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Shoreline Cleanup Assessment Technique Class held in the Great Lakes — First in Three Years!

AUG. 1, 2022 — In 2019, a planning committee was formed to schedule class dates, define the class location, and narrow down field sites for NOAA’s Shoreline Cleanup Assessment Technique (SCAT) class.

A group of people on a shoreline.
From left, Lauren Szathmary and Chris Boring provided field instruction to the students, explained the use of the photo scale for documentation, and illustrated how to dig a 'test pit' to look for buried oil. The students visited three field sites and worked in teams to practice course material. Image credit: NOAA/LCDR Rachel Pryor.

The primary goal of the class was to provide training for the tribes and first nations in the Akwesasne region in upstate New York where the sensitive shorelines and cultural heritage sites are at risk due to maritime industries depending on the St. Lawrence River for access into the Great Lakes. Unfortunately, the class was put on hold until in-person training was safe for the students and the instructors. 

After three long years, the training was completed July 13-15, 2022 with participation from a diverse group of students! The classroom consisted of students from the St. Regis Mohawk Tribe, the Oneida Nation, the Mohawk Council of Akwesasne, United States Coast Guard, New York Department of Environmental Conservation, Environment Canada, and St. Lawrence Seaway employees.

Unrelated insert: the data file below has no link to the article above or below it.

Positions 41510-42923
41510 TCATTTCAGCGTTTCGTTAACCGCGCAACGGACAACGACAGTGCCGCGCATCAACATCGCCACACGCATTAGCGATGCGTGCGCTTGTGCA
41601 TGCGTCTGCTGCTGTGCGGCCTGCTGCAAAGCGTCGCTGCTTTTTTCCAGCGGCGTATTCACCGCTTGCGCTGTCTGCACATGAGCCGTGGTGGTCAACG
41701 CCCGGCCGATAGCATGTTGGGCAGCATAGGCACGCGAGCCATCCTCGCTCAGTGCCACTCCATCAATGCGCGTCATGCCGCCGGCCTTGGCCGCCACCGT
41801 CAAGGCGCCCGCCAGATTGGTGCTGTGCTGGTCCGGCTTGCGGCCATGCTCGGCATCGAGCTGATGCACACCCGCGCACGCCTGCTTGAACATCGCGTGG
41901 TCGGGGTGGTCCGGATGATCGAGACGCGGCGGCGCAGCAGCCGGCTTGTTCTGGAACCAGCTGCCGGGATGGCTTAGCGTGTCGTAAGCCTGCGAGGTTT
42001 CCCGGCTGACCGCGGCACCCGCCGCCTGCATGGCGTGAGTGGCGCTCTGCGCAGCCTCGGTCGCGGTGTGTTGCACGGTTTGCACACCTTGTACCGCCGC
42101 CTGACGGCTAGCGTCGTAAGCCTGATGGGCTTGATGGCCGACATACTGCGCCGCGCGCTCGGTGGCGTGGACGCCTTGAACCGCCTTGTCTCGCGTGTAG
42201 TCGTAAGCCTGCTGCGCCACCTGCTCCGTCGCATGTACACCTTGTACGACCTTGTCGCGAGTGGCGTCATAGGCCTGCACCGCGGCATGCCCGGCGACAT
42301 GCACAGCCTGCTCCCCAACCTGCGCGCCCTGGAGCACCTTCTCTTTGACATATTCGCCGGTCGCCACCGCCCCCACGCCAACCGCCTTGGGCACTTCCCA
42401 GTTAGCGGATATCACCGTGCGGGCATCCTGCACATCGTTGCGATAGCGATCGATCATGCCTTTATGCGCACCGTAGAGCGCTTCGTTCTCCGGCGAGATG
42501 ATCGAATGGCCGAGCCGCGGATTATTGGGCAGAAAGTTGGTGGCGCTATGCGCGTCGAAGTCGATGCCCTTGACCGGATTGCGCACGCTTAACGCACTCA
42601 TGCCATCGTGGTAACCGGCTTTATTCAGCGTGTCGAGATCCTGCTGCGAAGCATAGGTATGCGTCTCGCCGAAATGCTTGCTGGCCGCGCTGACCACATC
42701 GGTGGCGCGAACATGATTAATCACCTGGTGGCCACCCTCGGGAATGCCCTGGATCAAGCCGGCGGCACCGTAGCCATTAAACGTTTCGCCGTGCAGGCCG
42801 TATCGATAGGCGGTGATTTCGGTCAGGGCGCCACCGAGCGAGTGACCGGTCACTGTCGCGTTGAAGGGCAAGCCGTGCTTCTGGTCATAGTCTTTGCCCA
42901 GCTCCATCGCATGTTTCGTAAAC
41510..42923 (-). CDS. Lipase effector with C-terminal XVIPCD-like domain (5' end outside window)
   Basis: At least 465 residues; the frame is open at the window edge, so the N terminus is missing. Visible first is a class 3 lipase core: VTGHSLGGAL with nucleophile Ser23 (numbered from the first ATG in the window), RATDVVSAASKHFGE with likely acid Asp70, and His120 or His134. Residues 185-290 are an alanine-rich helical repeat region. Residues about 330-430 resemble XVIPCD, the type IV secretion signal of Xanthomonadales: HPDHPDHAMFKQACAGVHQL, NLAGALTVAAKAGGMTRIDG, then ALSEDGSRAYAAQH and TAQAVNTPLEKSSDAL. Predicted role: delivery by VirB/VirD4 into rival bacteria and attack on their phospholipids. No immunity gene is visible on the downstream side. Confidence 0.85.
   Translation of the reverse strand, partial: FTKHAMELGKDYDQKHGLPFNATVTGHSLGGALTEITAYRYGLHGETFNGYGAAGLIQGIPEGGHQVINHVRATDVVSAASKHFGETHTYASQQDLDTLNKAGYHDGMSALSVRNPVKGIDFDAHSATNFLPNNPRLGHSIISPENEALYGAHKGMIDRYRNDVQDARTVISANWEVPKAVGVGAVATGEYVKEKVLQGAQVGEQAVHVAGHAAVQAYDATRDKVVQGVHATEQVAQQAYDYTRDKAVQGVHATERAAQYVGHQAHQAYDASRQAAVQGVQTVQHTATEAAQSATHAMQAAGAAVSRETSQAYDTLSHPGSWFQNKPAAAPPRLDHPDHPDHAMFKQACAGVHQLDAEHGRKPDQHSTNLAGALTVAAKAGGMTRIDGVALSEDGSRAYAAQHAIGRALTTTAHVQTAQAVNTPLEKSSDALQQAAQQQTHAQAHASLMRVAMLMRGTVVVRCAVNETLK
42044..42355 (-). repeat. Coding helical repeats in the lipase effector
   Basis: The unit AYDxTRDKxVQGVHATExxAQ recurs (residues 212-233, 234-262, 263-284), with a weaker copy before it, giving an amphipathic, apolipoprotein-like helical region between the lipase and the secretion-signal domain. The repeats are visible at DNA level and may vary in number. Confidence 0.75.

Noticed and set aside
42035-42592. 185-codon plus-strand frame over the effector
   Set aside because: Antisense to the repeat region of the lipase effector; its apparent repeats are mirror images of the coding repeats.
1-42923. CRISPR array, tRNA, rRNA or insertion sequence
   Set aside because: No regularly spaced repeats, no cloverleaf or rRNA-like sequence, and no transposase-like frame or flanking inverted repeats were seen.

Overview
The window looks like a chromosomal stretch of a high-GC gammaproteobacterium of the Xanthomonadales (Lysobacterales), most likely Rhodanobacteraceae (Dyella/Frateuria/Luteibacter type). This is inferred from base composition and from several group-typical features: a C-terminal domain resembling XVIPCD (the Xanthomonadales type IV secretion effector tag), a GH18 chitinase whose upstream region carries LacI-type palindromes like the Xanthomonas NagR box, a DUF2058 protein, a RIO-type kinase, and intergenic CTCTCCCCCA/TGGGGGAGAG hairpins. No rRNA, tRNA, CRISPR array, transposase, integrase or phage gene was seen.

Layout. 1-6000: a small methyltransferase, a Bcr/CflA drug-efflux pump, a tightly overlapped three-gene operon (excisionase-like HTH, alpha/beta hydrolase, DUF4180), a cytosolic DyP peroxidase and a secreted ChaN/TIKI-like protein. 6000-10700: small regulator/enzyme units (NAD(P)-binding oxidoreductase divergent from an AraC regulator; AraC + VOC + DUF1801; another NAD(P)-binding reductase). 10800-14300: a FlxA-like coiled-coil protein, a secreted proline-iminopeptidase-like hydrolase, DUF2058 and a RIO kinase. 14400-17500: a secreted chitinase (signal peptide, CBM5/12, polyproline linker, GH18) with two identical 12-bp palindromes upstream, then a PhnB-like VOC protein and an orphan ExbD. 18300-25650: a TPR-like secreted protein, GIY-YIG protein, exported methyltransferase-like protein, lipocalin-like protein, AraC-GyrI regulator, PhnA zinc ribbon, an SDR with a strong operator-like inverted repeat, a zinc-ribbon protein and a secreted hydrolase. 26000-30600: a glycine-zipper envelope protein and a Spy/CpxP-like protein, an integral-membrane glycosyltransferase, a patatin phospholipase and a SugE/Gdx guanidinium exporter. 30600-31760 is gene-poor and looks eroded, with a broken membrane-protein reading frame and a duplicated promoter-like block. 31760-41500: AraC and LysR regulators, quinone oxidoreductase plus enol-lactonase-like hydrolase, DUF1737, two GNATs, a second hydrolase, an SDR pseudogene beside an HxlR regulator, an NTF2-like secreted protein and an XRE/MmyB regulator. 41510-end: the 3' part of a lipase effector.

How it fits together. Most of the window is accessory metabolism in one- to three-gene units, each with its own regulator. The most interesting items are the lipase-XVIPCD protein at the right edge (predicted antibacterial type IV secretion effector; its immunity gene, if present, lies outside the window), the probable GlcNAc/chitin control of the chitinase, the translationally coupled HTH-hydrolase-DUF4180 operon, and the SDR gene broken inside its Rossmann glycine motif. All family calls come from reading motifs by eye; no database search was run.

During the class, the students learned how to conduct an assessment of shorelines impacted by an oil spill, how to record data, and how to recommend clean up measures appropriate for the habitat type. With this training, these individuals understand the importance of clear and concise field entries into standard SCAT forms. Additionally, students learned how to use NOAA’s Environmental Sensitivity Index maps to access time critical information about shoreline types, biological species present, and human-use resources. 

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Last updated Tuesday, November 8, 2022 1:40pm PST